Category Archives: From the Library

Query: Edwardian hat etiquette

Dear EtiKate
In Victorian and Edwardian times, would hats ever been worn in the house by residents or visitors?  Also, did ladies put on their hats in their bedrooms or by the front door?
-Alison via Ask Dear EtiKate

Dear Alison and Readers

Hats and Edwardian etiquette are two of my very favourite topics. “Every hat should serve a purpose,” I once read, and I try to live by this. I am not an authority on Victorian hat etiquette, but since they were the forerunners of the Edwardians, in the interest of brevity, let us accept that the latter followed the rules of the former.

In the Edwardian times, hats would be worn indoors by callers but not by the residents or house guests. A lady would put on a hat when she leaves for town, and will not take it off again until she gets back. I had previously written a piece that briefly touches on this.

Audrey Hepburn as Eliza Doolittle in My Fair Lady.

I have a book called An Edwardian Season by John S. Goodall; purchased on a whim from a secondhand bookshop in Cambridge. It contains very little prose, but it’s filled with pictures that render everything that’s enchanting of that vanished age. Below is a photo taken from the book; it is a detail from the picture called “Calling”. We can see clearly identify the lady of the manor- she’s the one in green, NOT wearing a hat.

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“Calling” from the book An Edwardian Season by John S. Goodall.

Ladies would put on their hats in their room (with the assistance of a maid for those who have one at their employ) and not at the front door. This is because their hair is styled to suit the hat they will wear, and this is done at the dressing table.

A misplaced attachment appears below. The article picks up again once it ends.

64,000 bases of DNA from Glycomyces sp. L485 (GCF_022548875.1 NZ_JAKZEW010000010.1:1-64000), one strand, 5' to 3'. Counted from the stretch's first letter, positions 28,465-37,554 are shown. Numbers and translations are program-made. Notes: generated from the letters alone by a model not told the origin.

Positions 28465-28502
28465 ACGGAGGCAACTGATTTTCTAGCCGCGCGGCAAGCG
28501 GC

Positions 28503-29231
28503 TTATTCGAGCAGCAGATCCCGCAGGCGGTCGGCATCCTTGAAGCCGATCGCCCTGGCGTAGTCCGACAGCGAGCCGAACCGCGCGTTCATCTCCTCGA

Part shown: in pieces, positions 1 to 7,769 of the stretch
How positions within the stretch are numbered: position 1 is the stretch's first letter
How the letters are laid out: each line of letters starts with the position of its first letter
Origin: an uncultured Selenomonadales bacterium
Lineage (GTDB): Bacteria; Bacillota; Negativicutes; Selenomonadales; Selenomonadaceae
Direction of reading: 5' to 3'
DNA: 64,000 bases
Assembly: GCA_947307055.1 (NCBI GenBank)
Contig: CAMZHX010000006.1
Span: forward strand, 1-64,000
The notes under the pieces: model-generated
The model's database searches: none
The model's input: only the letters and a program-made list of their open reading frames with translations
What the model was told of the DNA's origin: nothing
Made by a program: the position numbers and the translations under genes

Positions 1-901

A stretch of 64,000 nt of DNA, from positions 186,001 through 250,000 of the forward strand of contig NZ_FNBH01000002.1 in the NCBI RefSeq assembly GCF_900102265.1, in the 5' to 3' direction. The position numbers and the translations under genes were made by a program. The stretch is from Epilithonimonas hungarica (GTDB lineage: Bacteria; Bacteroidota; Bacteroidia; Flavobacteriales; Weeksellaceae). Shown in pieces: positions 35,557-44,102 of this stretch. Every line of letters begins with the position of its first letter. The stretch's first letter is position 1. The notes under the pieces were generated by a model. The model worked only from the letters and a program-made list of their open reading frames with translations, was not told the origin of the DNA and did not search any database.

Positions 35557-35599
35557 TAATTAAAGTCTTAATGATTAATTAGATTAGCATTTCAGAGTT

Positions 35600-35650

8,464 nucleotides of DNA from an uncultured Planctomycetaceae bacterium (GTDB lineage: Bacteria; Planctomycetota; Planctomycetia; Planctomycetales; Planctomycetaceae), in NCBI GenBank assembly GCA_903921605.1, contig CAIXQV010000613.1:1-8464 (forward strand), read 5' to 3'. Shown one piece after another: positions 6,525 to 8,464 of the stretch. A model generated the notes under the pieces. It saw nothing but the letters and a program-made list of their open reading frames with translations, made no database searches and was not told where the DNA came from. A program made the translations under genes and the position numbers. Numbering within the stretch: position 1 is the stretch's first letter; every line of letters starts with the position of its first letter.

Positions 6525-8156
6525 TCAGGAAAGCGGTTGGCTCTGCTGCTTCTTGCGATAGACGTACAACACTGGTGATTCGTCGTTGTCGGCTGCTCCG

Similarly, ladies would go to their rooms to take off their hats. Downton Abbey’s Lady Mary declared, ‘I’m going upstairs to take off my hat,’ thereby excusing herself from a potentially awkward conversation. This was met by looks of understanding; But of course one takes off their hat upstairs,’ I hear you whisper. Perhaps everyone should start wearing hats again, if only to have a suitable excuse to leave dull conversations.

The most “Downton” line ever?

Thank you for getting in touch,
EtiKate

We would be delighted to answer all your etiquette-related questions. Send your queries, worries and dilemmas on our Ask Dear EtiKate section. Alternatively, you can get in touch via Twitter.

Etiquette: The Card Game

First, an apology. It has been too long since my last post. A tragedy has befallen the House of EtiKate, and I’m afraid every other thing has been left neglected. I have had etiquette post topics in my mind throughout my absence, and I hope to be able to share it all with you in the weeks and months to come.

Since the start of the year, I have been going on more than my usual amount of weekend trips. On the Thursday before, I would already be thinking of an activity I’d like to do, or a place to visit. Then on the Saturday, I’d hop on the train and embark on my little adventure.

The City of Dreaming Spires